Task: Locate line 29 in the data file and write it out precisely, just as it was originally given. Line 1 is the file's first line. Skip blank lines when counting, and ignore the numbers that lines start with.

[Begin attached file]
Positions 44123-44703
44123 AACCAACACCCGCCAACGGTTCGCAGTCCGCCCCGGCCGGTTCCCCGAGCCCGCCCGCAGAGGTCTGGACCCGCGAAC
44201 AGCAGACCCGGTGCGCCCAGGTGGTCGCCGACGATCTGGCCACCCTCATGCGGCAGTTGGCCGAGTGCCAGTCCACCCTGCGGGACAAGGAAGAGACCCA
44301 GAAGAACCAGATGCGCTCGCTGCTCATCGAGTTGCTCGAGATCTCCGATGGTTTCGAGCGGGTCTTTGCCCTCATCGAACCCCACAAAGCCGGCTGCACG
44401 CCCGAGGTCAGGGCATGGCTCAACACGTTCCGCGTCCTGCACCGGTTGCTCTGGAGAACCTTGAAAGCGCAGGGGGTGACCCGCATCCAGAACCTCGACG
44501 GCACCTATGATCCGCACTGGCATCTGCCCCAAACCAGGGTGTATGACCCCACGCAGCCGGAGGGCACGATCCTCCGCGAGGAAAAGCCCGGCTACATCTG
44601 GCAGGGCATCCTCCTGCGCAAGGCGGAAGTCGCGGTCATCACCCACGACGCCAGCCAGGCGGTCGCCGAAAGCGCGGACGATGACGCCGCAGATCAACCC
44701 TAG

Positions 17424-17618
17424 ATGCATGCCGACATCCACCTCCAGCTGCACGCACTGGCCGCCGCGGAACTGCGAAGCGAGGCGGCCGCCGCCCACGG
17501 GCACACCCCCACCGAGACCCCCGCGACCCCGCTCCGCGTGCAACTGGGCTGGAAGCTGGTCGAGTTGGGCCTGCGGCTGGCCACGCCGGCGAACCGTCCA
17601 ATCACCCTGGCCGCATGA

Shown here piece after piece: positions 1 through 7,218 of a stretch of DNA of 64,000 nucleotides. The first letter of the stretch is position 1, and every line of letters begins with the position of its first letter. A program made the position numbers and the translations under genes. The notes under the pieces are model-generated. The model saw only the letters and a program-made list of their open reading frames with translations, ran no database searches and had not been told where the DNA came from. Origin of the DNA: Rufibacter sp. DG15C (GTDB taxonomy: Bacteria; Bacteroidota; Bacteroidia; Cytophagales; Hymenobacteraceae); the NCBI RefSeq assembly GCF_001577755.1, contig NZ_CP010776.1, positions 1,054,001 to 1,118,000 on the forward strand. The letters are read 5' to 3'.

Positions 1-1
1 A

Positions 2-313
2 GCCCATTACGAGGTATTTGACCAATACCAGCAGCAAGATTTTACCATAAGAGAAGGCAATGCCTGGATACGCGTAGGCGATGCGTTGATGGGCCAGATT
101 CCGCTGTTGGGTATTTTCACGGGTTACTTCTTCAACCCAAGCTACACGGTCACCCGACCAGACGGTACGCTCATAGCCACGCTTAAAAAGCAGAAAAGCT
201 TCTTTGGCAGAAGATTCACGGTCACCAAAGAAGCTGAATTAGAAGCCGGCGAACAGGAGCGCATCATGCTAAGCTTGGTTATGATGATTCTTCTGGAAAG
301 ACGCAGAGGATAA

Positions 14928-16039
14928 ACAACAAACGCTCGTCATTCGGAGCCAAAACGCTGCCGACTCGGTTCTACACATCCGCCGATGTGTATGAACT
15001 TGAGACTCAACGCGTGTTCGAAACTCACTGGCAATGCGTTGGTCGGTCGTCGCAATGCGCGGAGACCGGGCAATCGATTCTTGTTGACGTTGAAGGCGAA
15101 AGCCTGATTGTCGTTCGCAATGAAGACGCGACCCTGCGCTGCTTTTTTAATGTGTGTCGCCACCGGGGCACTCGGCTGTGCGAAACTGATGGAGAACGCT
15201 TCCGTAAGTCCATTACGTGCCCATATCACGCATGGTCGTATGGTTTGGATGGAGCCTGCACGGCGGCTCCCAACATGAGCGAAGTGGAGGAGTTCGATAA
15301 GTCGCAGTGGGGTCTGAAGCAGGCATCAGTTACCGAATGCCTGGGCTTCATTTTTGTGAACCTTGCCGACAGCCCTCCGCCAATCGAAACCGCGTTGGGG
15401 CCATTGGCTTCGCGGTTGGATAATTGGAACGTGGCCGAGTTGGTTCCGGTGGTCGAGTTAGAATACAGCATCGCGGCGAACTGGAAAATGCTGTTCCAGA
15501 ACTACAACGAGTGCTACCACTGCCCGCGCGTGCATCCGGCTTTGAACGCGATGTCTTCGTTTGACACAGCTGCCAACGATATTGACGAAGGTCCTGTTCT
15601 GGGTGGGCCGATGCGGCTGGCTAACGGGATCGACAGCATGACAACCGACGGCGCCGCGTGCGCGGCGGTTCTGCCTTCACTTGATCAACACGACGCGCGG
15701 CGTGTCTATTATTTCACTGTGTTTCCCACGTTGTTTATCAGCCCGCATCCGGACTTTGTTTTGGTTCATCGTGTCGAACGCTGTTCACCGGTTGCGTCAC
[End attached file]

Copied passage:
15601 GGGTGGGCCGATGCGGCTGGCTAACGGGATCGACAGCATGACAACCGACGGCGCCGCGTGCGCGGCGGTTCTGCCTTCACTTGATCAACACGACGCGCGG